McKenzie finds Winslow niche
June 9, 2008 · Updated 6:44 PM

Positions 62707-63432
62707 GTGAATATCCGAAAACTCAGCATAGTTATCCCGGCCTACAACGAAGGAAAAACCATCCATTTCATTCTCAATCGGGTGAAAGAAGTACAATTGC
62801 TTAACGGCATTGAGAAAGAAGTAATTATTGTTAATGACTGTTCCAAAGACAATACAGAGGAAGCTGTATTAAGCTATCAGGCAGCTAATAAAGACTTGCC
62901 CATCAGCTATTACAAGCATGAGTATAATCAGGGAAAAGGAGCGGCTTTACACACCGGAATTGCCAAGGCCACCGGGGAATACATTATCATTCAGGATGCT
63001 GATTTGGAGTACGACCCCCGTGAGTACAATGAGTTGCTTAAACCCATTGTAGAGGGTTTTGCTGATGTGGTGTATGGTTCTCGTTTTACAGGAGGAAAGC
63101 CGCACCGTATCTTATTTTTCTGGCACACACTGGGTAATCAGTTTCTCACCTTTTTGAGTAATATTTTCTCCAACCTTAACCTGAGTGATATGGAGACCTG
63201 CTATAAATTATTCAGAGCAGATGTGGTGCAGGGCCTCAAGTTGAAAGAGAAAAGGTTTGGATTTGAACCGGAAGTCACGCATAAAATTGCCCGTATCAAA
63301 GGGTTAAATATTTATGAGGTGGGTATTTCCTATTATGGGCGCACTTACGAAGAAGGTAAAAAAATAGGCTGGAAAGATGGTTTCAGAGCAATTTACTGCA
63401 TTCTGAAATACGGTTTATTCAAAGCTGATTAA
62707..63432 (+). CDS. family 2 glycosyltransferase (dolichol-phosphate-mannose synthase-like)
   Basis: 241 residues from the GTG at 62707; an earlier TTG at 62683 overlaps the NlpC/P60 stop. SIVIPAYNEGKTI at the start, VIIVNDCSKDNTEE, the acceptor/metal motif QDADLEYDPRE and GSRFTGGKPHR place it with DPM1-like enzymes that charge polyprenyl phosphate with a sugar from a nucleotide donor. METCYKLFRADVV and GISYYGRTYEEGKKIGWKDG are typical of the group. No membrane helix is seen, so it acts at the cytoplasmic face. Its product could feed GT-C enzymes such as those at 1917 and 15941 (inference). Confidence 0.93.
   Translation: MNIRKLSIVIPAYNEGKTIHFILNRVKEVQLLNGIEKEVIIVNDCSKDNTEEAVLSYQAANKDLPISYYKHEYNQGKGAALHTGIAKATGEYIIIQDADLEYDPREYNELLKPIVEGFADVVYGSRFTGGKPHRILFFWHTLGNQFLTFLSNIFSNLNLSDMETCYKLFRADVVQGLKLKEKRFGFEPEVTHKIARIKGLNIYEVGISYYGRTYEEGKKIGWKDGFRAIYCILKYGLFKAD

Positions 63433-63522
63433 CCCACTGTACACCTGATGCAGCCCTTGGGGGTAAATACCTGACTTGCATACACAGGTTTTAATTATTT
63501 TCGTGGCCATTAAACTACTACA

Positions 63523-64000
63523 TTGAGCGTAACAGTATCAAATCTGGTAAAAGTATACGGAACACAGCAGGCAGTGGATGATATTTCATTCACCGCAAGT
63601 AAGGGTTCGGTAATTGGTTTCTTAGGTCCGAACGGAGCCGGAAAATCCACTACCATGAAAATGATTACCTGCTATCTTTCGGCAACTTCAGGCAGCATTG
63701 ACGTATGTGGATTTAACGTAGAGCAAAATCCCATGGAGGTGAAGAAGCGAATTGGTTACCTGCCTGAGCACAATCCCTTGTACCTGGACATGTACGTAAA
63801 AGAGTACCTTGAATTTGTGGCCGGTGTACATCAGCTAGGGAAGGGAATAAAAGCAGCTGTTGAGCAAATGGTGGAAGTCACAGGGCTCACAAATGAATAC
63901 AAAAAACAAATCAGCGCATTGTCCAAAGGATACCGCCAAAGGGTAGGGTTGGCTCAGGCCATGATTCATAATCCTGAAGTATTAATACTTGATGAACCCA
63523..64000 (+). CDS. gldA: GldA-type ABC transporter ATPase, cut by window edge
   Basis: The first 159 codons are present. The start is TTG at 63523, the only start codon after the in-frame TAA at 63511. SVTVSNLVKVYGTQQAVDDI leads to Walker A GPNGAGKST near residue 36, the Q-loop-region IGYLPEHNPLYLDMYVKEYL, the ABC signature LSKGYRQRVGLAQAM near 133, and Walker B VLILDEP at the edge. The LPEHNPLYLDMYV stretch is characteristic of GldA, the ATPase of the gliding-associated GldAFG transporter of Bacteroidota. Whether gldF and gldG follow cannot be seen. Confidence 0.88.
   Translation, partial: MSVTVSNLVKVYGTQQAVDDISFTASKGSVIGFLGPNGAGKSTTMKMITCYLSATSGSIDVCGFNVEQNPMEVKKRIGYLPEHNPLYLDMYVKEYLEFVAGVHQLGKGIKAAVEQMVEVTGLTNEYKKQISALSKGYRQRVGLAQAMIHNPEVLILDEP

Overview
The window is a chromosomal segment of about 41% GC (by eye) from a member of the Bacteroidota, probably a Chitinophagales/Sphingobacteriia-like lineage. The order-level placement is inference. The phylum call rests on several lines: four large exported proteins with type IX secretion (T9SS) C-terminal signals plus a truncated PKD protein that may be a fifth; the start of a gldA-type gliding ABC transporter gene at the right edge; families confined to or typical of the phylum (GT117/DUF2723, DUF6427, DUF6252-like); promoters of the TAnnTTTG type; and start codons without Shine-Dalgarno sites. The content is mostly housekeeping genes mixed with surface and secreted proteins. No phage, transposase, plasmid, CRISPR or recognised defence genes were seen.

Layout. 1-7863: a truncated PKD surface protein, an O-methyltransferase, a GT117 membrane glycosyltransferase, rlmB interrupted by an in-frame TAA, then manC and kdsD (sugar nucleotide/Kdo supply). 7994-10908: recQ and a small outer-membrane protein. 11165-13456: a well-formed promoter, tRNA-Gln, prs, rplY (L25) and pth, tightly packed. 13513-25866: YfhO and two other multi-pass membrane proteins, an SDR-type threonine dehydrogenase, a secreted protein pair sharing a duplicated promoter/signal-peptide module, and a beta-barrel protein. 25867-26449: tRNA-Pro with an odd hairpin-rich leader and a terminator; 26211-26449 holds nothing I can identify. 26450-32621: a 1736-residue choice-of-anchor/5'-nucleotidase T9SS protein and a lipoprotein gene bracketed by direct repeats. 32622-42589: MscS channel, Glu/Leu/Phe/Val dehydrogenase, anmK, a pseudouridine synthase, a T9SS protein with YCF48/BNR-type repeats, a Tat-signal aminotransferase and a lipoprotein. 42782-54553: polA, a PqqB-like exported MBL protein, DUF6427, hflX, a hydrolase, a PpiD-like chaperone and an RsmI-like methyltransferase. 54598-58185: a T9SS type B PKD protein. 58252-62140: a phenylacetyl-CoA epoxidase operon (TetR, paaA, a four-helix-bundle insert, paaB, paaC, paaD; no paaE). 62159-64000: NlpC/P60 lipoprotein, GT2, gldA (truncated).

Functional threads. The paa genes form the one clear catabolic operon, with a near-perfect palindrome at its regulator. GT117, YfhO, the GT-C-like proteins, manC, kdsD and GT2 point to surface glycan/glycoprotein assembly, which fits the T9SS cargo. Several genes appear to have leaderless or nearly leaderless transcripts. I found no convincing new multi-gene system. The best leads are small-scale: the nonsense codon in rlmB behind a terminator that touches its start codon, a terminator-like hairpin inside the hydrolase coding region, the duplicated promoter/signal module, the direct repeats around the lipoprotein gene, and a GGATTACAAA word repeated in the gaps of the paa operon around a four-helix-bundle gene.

"When developer Rod McKenzie first saw Bainbridge Island, he didn't see new subdivisions in the woods, or starter castles on large lots. He saw what he calls urban living at its finest.We liked the village atmosphere of Winslow, McKenzie said. We chose to live here so we could walk instead of driving.And he has prospered on Bainbridge by making that option available to others. His Winslow Mews condominium complex on Wyatt Way between Madison and Ericksen avenues was a critical and commercial smash hit. And he hopes to repeat that success with his new Courtyards on Madison development.The Courtyards project, designed by Bainbridge architect Charles Wenzlau, consists of 30 two-bedroom units on the west side of Madison across from Knechtel Way. Ten of the units will front on Madison, flanking the driveway. The interior of the project will be a courtyard, with buildings on the perimeter.Fairbank Construction of Bainbridge Island will be the builder.Most of the units will have roughly 1,600 square feet, and will sell for around $280,000. The four affordable units will have about 860 square feet, and will sell in the $160,000 range. Twelve of the units will have space for an optional elevator.Most units will have two-car garages, and all will have space for two cars to park. But if McKenzie's experience at the Mews is any indication, not all of the parking will be necessary.The majority of people who bought in the Mews work on the island, he said. They like being able to walk to everything. They are not bringing a lot of vehicles.That vision of pedestrian-oriented village life is reflected in the Winslow Master Plan, McKenzie said.The plan was developed to accommodate pedestrians, he said. People moving into an urban area don't expect to be driving.McKenzie, a successful Eastside developer, moved to the island from Kirkland, with wife Barb and daughters, in 1996. Because the move was more about lifestyle than business opportunities, he didn't know what, if anything, he would do on Bainbridge.But when McKenzie read the Winslow Master Plan, he knew the fit would be good.The Winslow Master Plan and the comprehensive plan provide opportunities to do niche development in Winslow, he said. That's exciting, because it's what I like to do - small developments with a lot of character.McKenzie would welcome the chance to do more projects in Winslow, but he said close-in land is hard to find.I'd love to do cottages, he said. Eight to 10 on an acre with very little parking. But that would have to be in downtown Winslow.McKenzie's optimism about Bainbridge is tempered only by the specter of elitism, which he thinks could be the unintended consequence of efforts to restrict growth.The Winslow Master Plan tried to create a place for everyone to live and work, he said. But the more you restrict development, the higher the land values become, which makes this a more exclusive place to live. And it then becomes unattractive to businesses, because their employees won't be able to afford to live here."